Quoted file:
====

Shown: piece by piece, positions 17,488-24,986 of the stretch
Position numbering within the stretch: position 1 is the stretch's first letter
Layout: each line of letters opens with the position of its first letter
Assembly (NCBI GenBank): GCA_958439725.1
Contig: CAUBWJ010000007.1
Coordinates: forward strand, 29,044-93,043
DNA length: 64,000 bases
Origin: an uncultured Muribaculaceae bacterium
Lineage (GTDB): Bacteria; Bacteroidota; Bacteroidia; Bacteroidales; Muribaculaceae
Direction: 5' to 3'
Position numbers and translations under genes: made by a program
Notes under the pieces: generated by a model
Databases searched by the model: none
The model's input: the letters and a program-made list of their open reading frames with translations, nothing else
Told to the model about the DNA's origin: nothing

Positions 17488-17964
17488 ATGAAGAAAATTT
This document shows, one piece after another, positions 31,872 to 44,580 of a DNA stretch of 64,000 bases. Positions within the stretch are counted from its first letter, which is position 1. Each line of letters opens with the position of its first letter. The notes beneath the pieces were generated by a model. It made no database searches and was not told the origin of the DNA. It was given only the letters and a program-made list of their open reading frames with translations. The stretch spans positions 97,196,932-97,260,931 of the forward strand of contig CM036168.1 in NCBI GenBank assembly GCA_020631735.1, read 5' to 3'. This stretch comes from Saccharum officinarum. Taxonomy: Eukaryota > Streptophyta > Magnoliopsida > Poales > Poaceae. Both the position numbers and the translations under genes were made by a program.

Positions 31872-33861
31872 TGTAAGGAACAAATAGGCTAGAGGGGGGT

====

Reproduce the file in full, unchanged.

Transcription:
Shown: piece by piece, positions 17,488-24,986 of the stretch
Position numbering within the stretch: position 1 is the stretch's first letter
Layout: each line of letters opens with the position of its first letter
Assembly (NCBI GenBank): GCA_958439725.1
Contig: CAUBWJ010000007.1
Coordinates: forward strand, 29,044-93,043
DNA length: 64,000 bases
Origin: an uncultured Muribaculaceae bacterium
Lineage (GTDB): Bacteria; Bacteroidota; Bacteroidia; Bacteroidales; Muribaculaceae
Direction: 5' to 3'
Position numbers and translations under genes: made by a program
Notes under the pieces: generated by a model
Databases searched by the model: none
The model's input: the letters and a program-made list of their open reading frames with translations, nothing else
Told to the model about the DNA's origin: nothing

Positions 17488-17964
17488 ATGAAGAAAATTT
This document shows, one piece after another, positions 31,872 to 44,580 of a DNA stretch of 64,000 bases. Positions within the stretch are counted from its first letter, which is position 1. Each line of letters opens with the position of its first letter. The notes beneath the pieces were generated by a model. It made no database searches and was not told the origin of the DNA. It was given only the letters and a program-made list of their open reading frames with translations. The stretch spans positions 97,196,932-97,260,931 of the forward strand of contig CM036168.1 in NCBI GenBank assembly GCA_020631735.1, read 5' to 3'. This stretch comes from Saccharum officinarum. Taxonomy: Eukaryota > Streptophyta > Magnoliopsida > Poales > Poaceae. Both the position numbers and the translations under genes were made by a program.

Positions 31872-33861
31872 TGTAAGGAACAAATAGGCTAGAGGGGGGT